Developer Muzzo Group successfully appealed the city to reverse its decision to designate 221 Sterling Rd. a cultural heritage site in 2022. Now, the developer wants to demolish it and replace it with three 20-storey condo towers. Photo by Fernando Arce.

Wrestling Over South Junction Housing

In Toronto, affordable spaces for artists are disappearing. The lofts at 888 Dupont St. (corner of Ossington Street) are now demolished. Condos are under construction in its place. Artscape went into receivership last year, and while many of its artist spaces are seemingly going to be maintained, some aren’t.

The South Junction Triangle just east of the Bloor GO station (near Dundas West and Bloor), has some of the city’s last cheap artist spaces. They are buildings with character, some so much so that the roofs are leaking.

Condo developers also have their eyes on the area at the intersection of multiple transit lines.

Muzzo Group has plans for 221 Sterling Rd., KingSett Capital for 1423-1437 Bloor St. W., and Lamb Sterling Corp. plans to build at 1405 Bloor St. W. All of the proposals are for luxury condos being marketed as “attainable” instead of “affordable.”

“To me, that was like a click,” says Cristina Costa, co-director of South Junction Triangle GROWs Neighbourhood Association. “It was like, really? Attainable how? What’s the starting point for downpayments? I couldn’t afford to live in these buildings.”

The community group has been opposing these three projects at the Ontario Land Tribunal (OLT). While not opposed to development or densification of the area, they say they want to see the right type of housing built — that is, missing middle housing options that include structures like triplexes and fourplexes.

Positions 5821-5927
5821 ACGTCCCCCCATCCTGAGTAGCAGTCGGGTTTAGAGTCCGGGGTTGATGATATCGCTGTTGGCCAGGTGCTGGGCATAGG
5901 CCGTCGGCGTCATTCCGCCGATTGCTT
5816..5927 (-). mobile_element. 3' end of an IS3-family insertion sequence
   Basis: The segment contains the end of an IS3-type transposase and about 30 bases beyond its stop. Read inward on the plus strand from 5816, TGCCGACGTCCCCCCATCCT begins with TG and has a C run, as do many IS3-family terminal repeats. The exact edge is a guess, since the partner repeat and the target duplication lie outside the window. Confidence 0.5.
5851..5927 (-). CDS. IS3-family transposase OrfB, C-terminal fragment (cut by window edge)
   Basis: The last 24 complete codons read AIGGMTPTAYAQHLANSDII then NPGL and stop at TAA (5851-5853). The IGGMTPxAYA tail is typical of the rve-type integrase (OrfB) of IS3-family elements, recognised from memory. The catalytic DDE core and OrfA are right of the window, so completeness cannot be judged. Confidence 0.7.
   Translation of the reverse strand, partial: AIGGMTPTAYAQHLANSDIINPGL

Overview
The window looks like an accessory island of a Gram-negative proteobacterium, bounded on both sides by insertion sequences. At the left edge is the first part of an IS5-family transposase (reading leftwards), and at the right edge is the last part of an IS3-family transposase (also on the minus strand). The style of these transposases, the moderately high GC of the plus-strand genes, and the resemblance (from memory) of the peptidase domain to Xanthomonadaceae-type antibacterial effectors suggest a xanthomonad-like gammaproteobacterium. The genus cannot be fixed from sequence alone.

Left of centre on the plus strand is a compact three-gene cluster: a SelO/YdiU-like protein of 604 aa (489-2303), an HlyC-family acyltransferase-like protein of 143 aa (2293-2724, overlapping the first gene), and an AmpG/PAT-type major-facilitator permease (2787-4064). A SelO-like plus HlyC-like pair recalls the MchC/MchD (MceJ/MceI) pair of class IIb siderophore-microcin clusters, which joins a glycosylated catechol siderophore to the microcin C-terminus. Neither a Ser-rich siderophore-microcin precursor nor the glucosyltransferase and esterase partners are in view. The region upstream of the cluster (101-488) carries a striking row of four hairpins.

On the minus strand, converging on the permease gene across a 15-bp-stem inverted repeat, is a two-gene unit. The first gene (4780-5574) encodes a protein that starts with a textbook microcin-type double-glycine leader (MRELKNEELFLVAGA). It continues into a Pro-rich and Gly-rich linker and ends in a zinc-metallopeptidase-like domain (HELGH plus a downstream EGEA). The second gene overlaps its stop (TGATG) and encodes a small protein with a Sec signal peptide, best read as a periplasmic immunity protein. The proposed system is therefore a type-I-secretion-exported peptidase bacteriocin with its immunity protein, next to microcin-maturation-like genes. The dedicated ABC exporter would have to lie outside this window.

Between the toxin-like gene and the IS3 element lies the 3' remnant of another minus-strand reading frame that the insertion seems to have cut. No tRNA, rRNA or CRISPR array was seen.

Daniel Rotsztain, a Toronto-based urban geographer, says it’s not a case of NIMBYism (not in my back yard-ism), but of “exclusionary zoning practices that force development in these areas.” He agrees the area “should welcome density, but not at the cost of demolishing the community anchors that make a city worth living in.”

The group also says the process itself — from appeals at the OLT to lack of transparency from the city — is rotten and favours condo developers.

For instance, in 2022 the group successfully fought to have 221 Sterling Rd., a three-storey building housing live-work spaces for artists, officially designated as a cultural heritage site. The complex also includes 225 and 227 Sterling Rd. But developer Muzzo appealed that and got it reversed, opening the possibility of demolition and replacement with three 20-storey condo towers.

This February, the group was hit with a $10,000 bill for legal fees at the request of KingSett Capital after losing a separate appeal.

With so many projects either underway or in the process of being greenlit and residents hitting procedural walls, they are uncertain of what the new look of the once-historical and artist-driven area will be — and whether they’ll still be able to afford to call it home.

This article appeared in the 2024 May/June issue.